Higher vocational education (HVE) has a long history in England, with Higher National Diplomas (HNDs) and Higher National Certificates (HNCs) introduced nearly 100 years ago. Since then, HVE qualifications and further education (FE) colleges that are key providers of HVE have moved in and out of the gaze of policymakers. While universities are also providers of vocationally oriented higher education, particularly at bachelor level, over the past three decades higher education (HE) offered in FE colleges has comprised around 10 per cent of all HE provision. This is despite many changes in government and policy that have significantly affected what HVE involves. In this chapter we consider HVE in England during the 2010s, focusing on provision in FE colleges, especially sub-bachelor level qualifications. We provide a picture of HVE’s functions and the distinctive form that HVE has taken in England, based on available statistical data. We examine the different purposes ascribed to HVE by policymakers, the colleges that provide HVE, as well as students taking HVE courses, and we explore how and whether HVE may contribute to opening up access to higher level education. We argue that during the last decade, an ideology of market competition has been more important in determining HVE’s form and function than other drivers, including meeting the apparent needs of employers for skilled workers. Despite the stated intentions of government policy to diversify HE, and considerable work on the development of new higher level technical routes, the functioning of the market promoted during this period has tended to marginalize anything but bachelor-level HE offered in HE institutions. In this context, we discuss the positioning of HVE in relation to the fields of ‘higher’ and ‘further’ education in England and ask what the implications are of positioning HVE as a form of higher vocational education, located within the FE and skills field, compared with viewing HVE as vocational higher education, which is associated with the HE field. Finally, we question whether and how under current conditions HVE can be a resource to enhance social justice in and through education.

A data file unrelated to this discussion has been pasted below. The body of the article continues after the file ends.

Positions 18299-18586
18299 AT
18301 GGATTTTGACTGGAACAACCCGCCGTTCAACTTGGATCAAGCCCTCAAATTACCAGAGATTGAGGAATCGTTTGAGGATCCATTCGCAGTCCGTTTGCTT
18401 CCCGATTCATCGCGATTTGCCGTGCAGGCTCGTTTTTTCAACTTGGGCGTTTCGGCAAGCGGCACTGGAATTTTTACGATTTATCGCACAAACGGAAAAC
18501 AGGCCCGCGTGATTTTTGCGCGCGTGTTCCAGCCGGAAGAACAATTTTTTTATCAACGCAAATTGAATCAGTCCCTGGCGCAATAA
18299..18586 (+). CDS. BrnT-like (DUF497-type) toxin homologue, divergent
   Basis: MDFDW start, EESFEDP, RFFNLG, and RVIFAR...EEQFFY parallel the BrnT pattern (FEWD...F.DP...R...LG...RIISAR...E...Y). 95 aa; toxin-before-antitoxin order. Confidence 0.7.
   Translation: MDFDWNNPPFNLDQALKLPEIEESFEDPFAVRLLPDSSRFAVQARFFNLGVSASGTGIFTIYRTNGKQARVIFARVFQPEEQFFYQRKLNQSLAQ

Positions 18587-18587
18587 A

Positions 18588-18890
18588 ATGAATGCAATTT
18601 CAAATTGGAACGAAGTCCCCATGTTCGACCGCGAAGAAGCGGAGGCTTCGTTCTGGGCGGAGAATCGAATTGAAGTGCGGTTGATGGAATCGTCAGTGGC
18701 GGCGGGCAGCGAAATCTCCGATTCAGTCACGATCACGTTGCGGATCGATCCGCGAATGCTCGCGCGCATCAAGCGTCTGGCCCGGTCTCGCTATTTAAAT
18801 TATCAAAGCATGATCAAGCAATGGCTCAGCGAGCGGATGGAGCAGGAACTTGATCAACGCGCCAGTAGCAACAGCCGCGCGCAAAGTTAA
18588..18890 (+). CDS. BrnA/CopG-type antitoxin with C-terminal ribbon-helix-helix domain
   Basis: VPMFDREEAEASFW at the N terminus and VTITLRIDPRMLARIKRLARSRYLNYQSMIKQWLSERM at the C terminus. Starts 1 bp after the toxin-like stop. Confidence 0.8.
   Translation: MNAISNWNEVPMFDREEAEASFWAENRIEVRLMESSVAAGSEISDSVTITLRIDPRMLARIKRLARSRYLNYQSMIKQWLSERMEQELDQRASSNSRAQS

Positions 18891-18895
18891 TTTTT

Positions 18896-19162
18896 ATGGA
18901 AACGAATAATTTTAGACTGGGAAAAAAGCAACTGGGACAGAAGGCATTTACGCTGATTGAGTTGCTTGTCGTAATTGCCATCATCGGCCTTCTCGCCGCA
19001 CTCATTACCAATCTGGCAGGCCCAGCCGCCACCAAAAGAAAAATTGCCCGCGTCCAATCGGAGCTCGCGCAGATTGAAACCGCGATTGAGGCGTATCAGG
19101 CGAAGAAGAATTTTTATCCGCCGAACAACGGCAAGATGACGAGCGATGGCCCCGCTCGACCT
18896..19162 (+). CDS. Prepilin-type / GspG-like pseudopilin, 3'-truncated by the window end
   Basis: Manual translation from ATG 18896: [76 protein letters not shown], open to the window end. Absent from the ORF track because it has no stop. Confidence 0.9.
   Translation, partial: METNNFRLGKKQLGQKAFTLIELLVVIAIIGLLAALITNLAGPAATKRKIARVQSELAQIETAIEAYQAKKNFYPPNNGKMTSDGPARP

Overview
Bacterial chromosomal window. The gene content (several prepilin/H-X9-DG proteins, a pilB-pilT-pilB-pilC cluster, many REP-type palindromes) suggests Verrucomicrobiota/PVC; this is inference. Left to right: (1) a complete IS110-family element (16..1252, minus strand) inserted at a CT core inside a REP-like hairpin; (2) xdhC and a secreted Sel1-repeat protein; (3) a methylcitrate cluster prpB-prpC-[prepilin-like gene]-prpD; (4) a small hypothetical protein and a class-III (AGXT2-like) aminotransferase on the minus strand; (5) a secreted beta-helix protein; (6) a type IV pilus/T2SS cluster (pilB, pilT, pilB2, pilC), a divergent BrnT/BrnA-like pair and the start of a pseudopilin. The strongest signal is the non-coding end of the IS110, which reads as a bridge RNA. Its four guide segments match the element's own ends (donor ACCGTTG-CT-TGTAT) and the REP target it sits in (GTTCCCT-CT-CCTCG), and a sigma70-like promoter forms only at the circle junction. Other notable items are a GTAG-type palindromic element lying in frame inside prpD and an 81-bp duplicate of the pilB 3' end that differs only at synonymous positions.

|Title of host publication||Equity and Access to High Skills through Higher Vocational Education|
|Editors||Elizabeth Knight, Ann-Marie Bathmaker, Gavin Moodie, Kevin Orr, Susan Webb, Leesa Wheelahan|
|Publisher||Palgrave Macmillan, Cham|
|Number of pages||22|
|Publication status||Published - 9 Mar 2022|
|Name||Palgrave Studies in Adult Education and Lifelong Learning|